|Прочитайте текст. Определите, какие из приведённых утверждений 10-17 соответствуют содержанию текста (1 - True), какие не соответствуют (2 - False) и о чём в тексте не сказано, то есть на основании текста нельзя дать ни положительного, ни отрицательного ответа (3 - Not stated). В поле ответа запишите одну цифру, которая соответствует номеру правильного ответа.|
David Livingstone was an explorer, missionary, and anti-slavery fighter. He became a great hero of the 19th century for his discoveries in Africa.
David Livingstone was born in 1813 in Scotland, and grew up with several brothers and sisters in a single room in a gloomy building for the workers of a cotton factory. To support his family, he started working at the cotton mill as a child. The work was dull and monotonous, but it taught him patience and sympathy with those who worked hard. Though he had twelve-hour working days, David studied at school during the evenings and weekends. Later, he started studying medicine in Glasgow and completed his medical studies in 1840 in London.
In the official role of a ‘medical missionary’, he set off for Africa, arriving in Cape Town, South Africa, in 1841.
Exploring Africa, Livingstone went north and walked across the Kalahari Desert. He came upon Lake Ngami and, later, the Zambezi River. Livingstone was the first European to see the famous Zambezi falls, which he renamed Victoria Falls, after Queen Victoria.
Livingstone was the first medical missionary to enter southern and central Africa, and he was the first European to meet local tribes. He won their trust as a friendly person and an experienced doctor. He had so many patients among the native people that he had to limit his treatment only to those with serious illnesses.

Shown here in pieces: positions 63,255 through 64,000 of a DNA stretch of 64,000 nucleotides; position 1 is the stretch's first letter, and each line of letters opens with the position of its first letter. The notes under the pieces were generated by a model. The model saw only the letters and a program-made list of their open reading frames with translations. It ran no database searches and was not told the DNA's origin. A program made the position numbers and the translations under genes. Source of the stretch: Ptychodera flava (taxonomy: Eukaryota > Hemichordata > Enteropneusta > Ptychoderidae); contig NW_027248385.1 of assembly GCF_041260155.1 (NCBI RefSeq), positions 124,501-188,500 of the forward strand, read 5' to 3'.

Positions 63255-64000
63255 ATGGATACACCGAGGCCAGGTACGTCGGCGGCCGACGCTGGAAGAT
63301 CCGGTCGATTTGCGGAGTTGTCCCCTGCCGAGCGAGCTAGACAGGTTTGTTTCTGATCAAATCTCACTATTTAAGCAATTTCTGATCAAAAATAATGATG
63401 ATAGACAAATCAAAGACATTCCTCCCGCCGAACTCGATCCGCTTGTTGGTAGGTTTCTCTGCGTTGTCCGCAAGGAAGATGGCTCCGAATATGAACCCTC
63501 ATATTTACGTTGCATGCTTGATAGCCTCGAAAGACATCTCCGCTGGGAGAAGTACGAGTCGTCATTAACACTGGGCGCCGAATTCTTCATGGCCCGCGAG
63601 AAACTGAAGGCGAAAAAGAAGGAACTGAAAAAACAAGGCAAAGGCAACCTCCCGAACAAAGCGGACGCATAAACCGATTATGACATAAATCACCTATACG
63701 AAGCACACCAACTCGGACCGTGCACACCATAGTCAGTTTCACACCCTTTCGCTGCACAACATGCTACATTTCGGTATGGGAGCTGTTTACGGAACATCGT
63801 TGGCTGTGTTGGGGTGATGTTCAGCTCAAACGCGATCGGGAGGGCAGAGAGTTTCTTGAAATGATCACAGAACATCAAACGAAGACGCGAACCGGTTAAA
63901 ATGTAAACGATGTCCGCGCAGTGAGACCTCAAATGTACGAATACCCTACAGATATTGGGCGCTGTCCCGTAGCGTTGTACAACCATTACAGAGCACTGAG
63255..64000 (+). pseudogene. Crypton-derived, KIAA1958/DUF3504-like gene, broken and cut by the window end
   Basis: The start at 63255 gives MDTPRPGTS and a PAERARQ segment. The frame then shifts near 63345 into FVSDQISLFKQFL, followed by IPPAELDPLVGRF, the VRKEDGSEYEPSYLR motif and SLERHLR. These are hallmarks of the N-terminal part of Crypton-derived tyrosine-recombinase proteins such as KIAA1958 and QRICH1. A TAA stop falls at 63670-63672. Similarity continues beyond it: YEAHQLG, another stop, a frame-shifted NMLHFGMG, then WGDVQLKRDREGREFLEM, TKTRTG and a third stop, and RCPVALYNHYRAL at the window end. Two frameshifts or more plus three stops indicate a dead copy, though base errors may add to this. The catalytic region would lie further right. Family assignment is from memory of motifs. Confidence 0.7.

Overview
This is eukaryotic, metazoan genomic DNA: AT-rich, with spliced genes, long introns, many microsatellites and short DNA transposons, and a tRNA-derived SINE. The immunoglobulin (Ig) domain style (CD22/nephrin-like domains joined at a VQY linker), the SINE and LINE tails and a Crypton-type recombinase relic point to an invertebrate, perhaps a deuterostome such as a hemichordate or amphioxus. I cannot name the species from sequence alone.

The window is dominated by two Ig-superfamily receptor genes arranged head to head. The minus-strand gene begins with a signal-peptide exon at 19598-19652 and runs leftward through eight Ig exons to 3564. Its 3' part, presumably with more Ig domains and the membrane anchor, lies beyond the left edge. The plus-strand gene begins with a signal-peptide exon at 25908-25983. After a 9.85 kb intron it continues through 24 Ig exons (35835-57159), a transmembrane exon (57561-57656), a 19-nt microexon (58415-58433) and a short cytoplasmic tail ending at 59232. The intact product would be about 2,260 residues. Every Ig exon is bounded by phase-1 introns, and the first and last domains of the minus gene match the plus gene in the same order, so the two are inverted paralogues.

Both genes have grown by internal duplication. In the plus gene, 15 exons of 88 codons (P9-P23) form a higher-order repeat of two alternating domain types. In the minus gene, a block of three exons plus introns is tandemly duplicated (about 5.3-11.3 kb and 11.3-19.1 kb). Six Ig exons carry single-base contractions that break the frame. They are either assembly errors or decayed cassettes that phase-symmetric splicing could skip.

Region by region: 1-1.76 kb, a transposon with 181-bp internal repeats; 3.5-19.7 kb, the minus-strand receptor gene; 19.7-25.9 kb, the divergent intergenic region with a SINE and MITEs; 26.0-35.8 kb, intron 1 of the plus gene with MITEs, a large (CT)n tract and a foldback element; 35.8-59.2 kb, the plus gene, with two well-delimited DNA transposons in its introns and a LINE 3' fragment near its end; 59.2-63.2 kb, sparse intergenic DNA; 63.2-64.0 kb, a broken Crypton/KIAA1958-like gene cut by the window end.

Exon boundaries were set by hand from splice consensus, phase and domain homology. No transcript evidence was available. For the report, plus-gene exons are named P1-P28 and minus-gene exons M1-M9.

David Livingstone made two more expeditions to Africa. By 1856, he was one of the first Europeans to cross the African continent from west to east. His motto, which was later written on the base of the statue to him at Victoria Falls, was ‘Christianity, Commerce and Civilization.’ He deeply believed that the navigation of the Zambezi River, as a commercial route into the centre of the continent, would help people achieve these goals. Livingstone also tried to find the source of the Nile River. He never did, but discovered lots of facts about the four great African lakes.
Livingstone’s African expeditions brought him fame as one of the leading explorers of the 19th century. However, according to historians, one of Livingstone's greatest achievements was also promoting antislavery ideas. His books told people about the cruelties and horrors slaves had to suffer.
For several years there were no letters from Livingstone and it was decided in London that the explorer was lost. The two main British newspapers sent the journalist, Henry Stanley, to Africa to find David Livingstone. Stanley found the explorer in late 1871, and upon seeing him, said the now well-known words, "Dr. Livingstone, I presume?"
Livingstone refused to leave his beloved Africa and spent the last years of his life almost cut off from the outside world. He died in 1873. Later, his body was transported to London and buried in Westminster Abbey.
|10||All David Livingstone’s sisters and brothers started working in their childhood.
|11||In his childhood David Livingstone never attended school.
|12||David Livingstone named one of the natural wonders after the British Queen.
|13||During his expeditions, David Livingstone treated the local people.
|14||David Livingstone went to Africa several times.
|15||David Livingstone bought slaves and made them free.
|16||Henry Stanley made David Livingstone return to England.
|17||David Livingstone’s grave is in Africa.